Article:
- Jun 15, 2010
Conspiracy theorists mistake Kia storage site for U.N. takeover of Florida
Click above to view in Google maps
There are an endless amount of interesting tidbits to be found when browsing satellite images in Google maps and Google Earth. Unfortunately, we have to keep in mind that the images are not in real-time, or even close too it. Most are 2–3 years old or more. That means whatever you see today is likely long gone by the time you're looking at it.
Such is the case for the imagery of a sad little industrial park in Green Cove Springs, Florida, just south of Jacksonville. The Reynolds Industrial Park was once an airport where the U.S. stored mothballed aircraft. Recently, some people with overactive imaginations when it comes to the topic of the United Nations stumbled across this image and came to the erroneous conclusion that the thousands of white vehicles parked on the airport's abandoned runways were UN trucks, possibly being readied for an invasion of Disney World (our guess, not theirs).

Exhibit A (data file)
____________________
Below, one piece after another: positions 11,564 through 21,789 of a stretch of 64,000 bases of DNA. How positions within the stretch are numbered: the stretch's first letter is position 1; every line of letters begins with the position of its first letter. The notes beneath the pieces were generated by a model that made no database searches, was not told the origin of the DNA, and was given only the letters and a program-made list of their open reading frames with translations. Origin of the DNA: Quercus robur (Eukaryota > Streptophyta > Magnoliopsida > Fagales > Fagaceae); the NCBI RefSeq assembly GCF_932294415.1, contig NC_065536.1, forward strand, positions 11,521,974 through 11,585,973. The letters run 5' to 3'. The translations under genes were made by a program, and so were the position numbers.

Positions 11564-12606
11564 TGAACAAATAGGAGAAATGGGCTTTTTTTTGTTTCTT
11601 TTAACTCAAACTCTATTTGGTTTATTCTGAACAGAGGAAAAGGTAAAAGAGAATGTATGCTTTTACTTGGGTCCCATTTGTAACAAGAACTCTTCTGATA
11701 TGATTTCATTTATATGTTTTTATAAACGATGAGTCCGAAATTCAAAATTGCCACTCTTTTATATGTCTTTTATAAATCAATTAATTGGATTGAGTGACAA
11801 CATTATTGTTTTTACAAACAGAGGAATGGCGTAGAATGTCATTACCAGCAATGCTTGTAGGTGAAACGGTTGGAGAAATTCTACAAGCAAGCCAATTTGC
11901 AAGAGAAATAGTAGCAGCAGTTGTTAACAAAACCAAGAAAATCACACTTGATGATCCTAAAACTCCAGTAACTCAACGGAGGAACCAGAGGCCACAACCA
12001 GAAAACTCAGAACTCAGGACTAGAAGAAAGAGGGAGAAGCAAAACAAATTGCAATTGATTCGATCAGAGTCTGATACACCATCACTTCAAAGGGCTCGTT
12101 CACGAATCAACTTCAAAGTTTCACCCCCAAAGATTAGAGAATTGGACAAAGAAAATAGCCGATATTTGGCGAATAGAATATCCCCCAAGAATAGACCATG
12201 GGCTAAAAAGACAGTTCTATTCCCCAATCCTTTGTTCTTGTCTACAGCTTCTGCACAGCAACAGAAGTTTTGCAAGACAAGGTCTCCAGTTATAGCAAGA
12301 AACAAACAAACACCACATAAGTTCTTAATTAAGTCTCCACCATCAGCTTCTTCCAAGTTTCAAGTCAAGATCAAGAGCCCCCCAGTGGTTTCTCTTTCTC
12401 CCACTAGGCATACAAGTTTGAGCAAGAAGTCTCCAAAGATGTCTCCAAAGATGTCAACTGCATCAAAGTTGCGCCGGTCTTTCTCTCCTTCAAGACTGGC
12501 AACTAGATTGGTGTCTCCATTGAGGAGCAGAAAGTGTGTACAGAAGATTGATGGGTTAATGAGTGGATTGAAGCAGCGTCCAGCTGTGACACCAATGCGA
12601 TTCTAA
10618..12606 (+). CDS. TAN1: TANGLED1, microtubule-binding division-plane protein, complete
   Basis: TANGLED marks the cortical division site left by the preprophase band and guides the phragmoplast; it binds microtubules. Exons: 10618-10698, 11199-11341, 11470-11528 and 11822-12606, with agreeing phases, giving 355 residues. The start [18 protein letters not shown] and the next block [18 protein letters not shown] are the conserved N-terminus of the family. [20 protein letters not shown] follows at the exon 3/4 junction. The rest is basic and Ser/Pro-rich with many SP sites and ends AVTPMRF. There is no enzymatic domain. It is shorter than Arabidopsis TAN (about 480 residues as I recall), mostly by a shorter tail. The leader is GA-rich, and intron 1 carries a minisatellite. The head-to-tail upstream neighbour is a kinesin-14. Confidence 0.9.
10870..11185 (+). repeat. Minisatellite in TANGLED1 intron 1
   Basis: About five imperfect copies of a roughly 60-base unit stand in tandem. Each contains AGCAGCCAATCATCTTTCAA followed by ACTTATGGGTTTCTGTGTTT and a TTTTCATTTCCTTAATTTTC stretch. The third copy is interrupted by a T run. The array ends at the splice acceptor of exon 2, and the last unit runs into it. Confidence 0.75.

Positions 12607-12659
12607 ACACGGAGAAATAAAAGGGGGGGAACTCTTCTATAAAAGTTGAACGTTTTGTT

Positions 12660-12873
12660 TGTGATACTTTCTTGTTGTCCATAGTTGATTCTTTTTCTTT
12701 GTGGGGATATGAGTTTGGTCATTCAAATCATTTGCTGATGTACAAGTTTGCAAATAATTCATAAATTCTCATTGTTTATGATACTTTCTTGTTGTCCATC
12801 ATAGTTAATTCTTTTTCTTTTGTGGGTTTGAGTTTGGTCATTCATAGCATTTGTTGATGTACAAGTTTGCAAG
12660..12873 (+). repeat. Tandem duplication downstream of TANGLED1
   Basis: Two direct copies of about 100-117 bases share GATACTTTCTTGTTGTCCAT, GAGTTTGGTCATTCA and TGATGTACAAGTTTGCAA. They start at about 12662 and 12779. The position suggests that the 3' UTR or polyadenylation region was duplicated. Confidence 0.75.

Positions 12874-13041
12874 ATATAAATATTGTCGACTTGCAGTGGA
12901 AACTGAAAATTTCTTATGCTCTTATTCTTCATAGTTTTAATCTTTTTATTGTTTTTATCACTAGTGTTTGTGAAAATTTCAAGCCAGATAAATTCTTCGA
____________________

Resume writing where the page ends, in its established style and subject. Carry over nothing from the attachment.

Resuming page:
In fact, the truth is nothing quite so insidious. The two airstrips full of cars were a surplus of unsold Kias that had been shipped in from Korea and were being stored. Their white color is simply the shrink-wrap that's applied to almost all new cars during shipping to protect their finish. Prior to becoming a Kia storage lot, the same facility was used by Kelsey-Hayes/TRW Automotive as a test track for anti-lock brake systems for some 20 years (this writer formerly worked as an engineer for TRW and spent time at this facility). The white ceramic tile pad formerly used for simulated ice testing is still visible on the upper part of the runway as are the circle tracks.
The airstrips weren't the only automotive use of Reynolds Industrial Park. One of the buildings to the right of the strip was home to Vector Motors for a time in the mid-1990s before it went belly up. Rusting frames of the M12 supercar could be seen stacked outside for several years after.
[Source: Clay Today, Ubest1]